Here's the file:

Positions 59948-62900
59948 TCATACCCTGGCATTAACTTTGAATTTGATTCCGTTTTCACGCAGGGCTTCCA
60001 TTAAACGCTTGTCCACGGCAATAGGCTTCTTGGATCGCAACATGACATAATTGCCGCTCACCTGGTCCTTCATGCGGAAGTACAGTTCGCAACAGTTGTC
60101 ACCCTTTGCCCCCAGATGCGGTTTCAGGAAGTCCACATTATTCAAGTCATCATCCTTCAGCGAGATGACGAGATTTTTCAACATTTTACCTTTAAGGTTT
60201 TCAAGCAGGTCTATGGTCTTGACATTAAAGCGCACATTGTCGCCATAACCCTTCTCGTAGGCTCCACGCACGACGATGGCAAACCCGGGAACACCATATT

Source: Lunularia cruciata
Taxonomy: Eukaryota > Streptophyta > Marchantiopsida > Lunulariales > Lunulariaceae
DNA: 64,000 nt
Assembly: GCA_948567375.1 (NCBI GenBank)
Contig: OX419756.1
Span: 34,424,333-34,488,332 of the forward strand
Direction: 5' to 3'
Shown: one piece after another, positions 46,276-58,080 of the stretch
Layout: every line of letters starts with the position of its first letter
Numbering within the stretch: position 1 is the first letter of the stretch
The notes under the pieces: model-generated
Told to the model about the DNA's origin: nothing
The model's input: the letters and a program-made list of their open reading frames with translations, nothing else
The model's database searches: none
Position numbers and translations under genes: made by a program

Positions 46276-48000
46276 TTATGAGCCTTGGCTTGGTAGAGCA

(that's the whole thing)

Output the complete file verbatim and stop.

Positions 59948-62900
59948 TCATACCCTGGCATTAACTTTGAATTTGATTCCGTTTTCACGCAGGGCTTCCA
60001 TTAAACGCTTGTCCACGGCAATAGGCTTCTTGGATCGCAACATGACATAATTGCCGCTCACCTGGTCCTTCATGCGGAAGTACAGTTCGCAACAGTTGTC
60101 ACCCTTTGCCCCCAGATGCGGTTTCAGGAAGTCCACATTATTCAAGTCATCATCCTTCAGCGAGATGACGAGATTTTTCAACATTTTACCTTTAAGGTTT
60201 TCAAGCAGGTCTATGGTCTTGACATTAAAGCGCACATTGTCGCCATAACCCTTCTCGTAGGCTCCACGCACGACGATGGCAAACCCGGGAACACCATATT

Source: Lunularia cruciata
Taxonomy: Eukaryota > Streptophyta > Marchantiopsida > Lunulariales > Lunulariaceae
DNA: 64,000 nt
Assembly: GCA_948567375.1 (NCBI GenBank)
Contig: OX419756.1
Span: 34,424,333-34,488,332 of the forward strand
Direction: 5' to 3'
Shown: one piece after another, positions 46,276-58,080 of the stretch
Layout: every line of letters starts with the position of its first letter
Numbering within the stretch: position 1 is the first letter of the stretch
The notes under the pieces: model-generated
Told to the model about the DNA's origin: nothing
The model's input: the letters and a program-made list of their open reading frames with translations, nothing else
The model's database searches: none
Position numbers and translations under genes: made by a program

Positions 46276-48000
46276 TTATGAGCCTTGGCTTGGTAGAGCA